Photo by Lola M. Chavez

Although much of Cesar Chavez’s work was done in the Central Valley, he has had a lasting presence here in the Mission District.

On March 31, the country commemorated his work as a civil rights and labor activist. And on Saturday, hundreds of his admirers paraded through the Mission to celebrate his influence on the Latino community.

“He talked and acted and dressed like the people he was working with,” said Marc Grossman, Chavez’s former speechwriter and press secretary. “People, especially Latinos, would see him and say to themselves, ‘He looks like my father, my uncle, my son – if he can do these great things, maybe I can too.’”

Chavez was known for organizing the farm workers, leading several “grape boycotts” and drawing attention to the danger pesticides posed to workers and consumers.

“I don’t believe any Latino in Mission was not in involved in the grape boycotts,” said Jim Salinas, a labor organizer who knew Chavez, remembering picket lines in front of the Safeway on 30th Street.

Eva Royale, San Francisco regional manager for the United Farm Workers from 1990 to 2002, emphasized the importance of the labor union’s work in San Francisco. Even before she became regional manager, she organized rallies in San Francisco, as well as trips to the Central Valley to support union demonstrations.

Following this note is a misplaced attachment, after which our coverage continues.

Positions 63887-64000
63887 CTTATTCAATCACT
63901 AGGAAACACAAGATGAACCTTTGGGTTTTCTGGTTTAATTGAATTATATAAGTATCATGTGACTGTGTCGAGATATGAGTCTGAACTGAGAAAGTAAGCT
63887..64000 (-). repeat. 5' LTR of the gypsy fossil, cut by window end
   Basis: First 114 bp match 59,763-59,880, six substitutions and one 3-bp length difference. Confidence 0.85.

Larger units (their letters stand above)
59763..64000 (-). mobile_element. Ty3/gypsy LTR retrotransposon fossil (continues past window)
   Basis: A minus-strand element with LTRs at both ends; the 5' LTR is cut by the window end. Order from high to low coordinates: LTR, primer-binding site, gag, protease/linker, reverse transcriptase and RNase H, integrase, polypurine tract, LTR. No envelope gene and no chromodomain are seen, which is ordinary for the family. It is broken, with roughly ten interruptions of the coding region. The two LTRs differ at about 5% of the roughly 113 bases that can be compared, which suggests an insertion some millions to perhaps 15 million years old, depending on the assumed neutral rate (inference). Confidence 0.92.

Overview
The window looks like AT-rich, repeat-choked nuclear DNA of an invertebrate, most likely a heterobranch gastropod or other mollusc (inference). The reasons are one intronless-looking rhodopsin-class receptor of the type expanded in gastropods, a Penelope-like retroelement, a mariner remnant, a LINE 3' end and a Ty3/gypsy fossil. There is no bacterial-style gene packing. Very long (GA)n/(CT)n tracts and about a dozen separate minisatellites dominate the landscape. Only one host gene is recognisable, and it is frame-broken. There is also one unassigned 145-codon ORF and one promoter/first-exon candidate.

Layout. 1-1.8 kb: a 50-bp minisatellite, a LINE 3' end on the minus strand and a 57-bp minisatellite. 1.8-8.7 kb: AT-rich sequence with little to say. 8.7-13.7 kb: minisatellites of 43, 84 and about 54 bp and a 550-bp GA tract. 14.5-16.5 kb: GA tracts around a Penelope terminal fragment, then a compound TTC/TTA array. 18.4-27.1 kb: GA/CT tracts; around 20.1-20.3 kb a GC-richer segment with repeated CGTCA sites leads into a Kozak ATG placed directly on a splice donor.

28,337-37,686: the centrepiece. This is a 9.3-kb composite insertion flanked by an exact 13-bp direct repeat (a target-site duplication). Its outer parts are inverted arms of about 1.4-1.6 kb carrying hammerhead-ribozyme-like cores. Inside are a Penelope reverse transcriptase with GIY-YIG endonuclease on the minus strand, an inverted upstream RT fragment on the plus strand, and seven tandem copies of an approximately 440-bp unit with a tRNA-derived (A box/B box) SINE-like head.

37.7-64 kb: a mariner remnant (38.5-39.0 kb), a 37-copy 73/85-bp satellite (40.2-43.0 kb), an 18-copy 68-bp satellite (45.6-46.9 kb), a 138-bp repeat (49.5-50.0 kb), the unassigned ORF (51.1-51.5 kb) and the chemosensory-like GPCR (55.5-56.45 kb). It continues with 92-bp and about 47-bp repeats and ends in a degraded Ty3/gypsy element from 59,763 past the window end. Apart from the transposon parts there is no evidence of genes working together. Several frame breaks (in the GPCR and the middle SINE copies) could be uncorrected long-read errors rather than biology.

“To be organizing in the valley, we had to have awareness in the city,” Royale said. “We were the ones in the city that were connected to the community and the union and the media and politicians.”

Yet Royale said that after Chavez died, keeping his message alive has been a challenge.

“My concern is that schools don’t provide enough information about Cesar and what he stood for and accomplished,” she said. “They need to know about who our leaders are – someone like Cesar, who only had an eighth grade education.”

That’s why it is important to have celebrations like the parade, which give children and others the opportunity to remember and learn.

She also said it has taken incredible organizational strength to keep him present in public consciousness. Royale was involved in making Cesar Chavez Day a California state holiday in 2000 (it became a federal holiday in 2014), and changing Army Street into Cesar Chavez Street in 1995.

“We wanted to first change 24th Street to Cesar Chavez Street, but some people wanted South Van Ness and some wanted Mission Street,” Royale recalled. “We asked Dolores (Huerta) which street to change, and she said Army Street because it has a freeway entrance. Now there are twenty-five signs along freeway, so you can’t go in and out of the city without seeing his name.”

Photo by Lola M. Chavez
Photo by Lola M. Chavez
Photo by Lola M. Chavez
Photo by Lola M. Chavez
Photo by Lola M. Chavez
Photo by Lola M. Chavez
Photo by Lola M. Chavez
Photo by Lola M. Chavez
Photo by Lola M. Chavez
Photo by Lola M. Chavez

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